IPFW Professor’s Research shows public is optimistic about positive political campaigns despite incivility

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Press release from IPFW:

IPFW Professor’s Research Shows Public Is Optimistic About Positive Political Campaigns Despite Incivility

(December 6, 2010) – Indiana University-Purdue University Fort Wayne (IPFW) Associate Professor of Political Science Michael R. Wolf is the co-author of a multi-part study conducted by the Center for Political Participation (CPP) at Allegheny College on the growing incivility in politics. The most recent phase of the study, conducted the last four days before the November general election, shows Americans “see politics as increasingly nasty and the current political tone may be harmful to our democracy. Still, an overwhelming majority believe that passionate but respectful campaigning is possible.”

The poll found:

  • 63 percent of responders say politics have become less civil since President Obama took office, though they blame different sources.
    Up from 48 percent in the April survey and up from 58 percent in the September survey.
  • 46 percent of registered voters said the 2010 election was “the most negative” they had seen
  • 26 percent said the 2010 election was “more negative than in the past,” but they had seen worse
  • Only 4 percent said the 2010 campaign was more positive than in the past.
  • 64 percent said the degenerating tone of politics is unhealthy for our democracy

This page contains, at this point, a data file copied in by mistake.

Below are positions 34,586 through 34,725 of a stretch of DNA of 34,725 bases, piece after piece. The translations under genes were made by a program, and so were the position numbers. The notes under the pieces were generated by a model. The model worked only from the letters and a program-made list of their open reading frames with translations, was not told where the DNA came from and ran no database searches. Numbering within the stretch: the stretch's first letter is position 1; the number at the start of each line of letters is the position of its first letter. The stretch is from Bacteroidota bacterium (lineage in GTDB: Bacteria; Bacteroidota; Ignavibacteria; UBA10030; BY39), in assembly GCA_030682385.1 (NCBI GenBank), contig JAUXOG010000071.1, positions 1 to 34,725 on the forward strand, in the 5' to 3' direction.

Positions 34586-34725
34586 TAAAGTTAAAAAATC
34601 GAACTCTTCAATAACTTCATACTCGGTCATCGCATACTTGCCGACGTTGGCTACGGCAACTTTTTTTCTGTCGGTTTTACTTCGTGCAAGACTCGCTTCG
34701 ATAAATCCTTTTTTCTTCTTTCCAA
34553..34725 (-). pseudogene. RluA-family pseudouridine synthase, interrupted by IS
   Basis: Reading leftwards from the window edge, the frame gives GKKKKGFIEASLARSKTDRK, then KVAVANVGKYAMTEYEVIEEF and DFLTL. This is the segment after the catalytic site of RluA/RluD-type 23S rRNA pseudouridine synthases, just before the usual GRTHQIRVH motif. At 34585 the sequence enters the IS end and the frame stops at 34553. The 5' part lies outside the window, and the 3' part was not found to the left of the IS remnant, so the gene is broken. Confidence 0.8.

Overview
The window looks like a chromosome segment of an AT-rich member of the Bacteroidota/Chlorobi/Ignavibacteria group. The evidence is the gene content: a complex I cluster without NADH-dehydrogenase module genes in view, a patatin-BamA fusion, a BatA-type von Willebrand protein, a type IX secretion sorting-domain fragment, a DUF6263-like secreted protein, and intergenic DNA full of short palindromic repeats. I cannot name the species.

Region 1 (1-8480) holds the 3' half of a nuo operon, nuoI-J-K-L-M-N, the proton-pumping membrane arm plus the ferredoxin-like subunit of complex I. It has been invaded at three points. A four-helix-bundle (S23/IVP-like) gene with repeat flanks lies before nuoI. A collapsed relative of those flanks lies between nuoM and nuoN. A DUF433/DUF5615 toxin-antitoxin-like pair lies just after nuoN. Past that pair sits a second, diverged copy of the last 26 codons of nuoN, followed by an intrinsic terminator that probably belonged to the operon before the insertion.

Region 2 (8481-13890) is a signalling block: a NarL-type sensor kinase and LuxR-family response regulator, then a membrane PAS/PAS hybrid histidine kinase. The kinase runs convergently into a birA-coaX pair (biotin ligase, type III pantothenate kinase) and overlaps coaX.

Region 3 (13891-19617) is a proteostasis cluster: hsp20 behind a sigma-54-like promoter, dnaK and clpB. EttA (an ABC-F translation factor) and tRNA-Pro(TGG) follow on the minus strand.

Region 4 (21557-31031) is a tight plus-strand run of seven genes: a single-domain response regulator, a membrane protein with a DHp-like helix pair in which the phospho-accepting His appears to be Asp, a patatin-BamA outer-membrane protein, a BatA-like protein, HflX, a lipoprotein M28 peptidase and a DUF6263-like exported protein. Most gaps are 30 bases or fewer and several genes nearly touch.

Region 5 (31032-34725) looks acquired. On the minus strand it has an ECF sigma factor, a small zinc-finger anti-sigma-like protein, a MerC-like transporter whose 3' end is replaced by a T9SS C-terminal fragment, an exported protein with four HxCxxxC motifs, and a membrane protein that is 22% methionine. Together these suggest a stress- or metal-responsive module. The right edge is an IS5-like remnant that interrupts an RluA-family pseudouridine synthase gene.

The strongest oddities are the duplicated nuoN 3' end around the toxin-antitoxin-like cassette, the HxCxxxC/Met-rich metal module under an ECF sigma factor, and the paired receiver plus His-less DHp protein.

• 17 percent think the tone of campaigns is healthy for our democracy
  • 14 percent think tone has little impact on our democracy

The November results also show nine out of ten registered voters retain their optimism about candidates’ ability to conduct aggressive but respectful campaigns. Wolf said “This percentage actually grew by five percent from our mid-September numbers. Just because the public views campaigns as brutal, particularly this year’s, doesn’t mean they think it has to be that way. At least for now some optimism remains out there.”

Wolf partnered with Allegheny College Professor of Political Science and Director of the CPP Daniel M. Shea to conduct the study. IPFW’s Vice Chancellor for Academic Affairs, William McKinney, and IPFW’s Department of Political Science provided grants to make the study possible.

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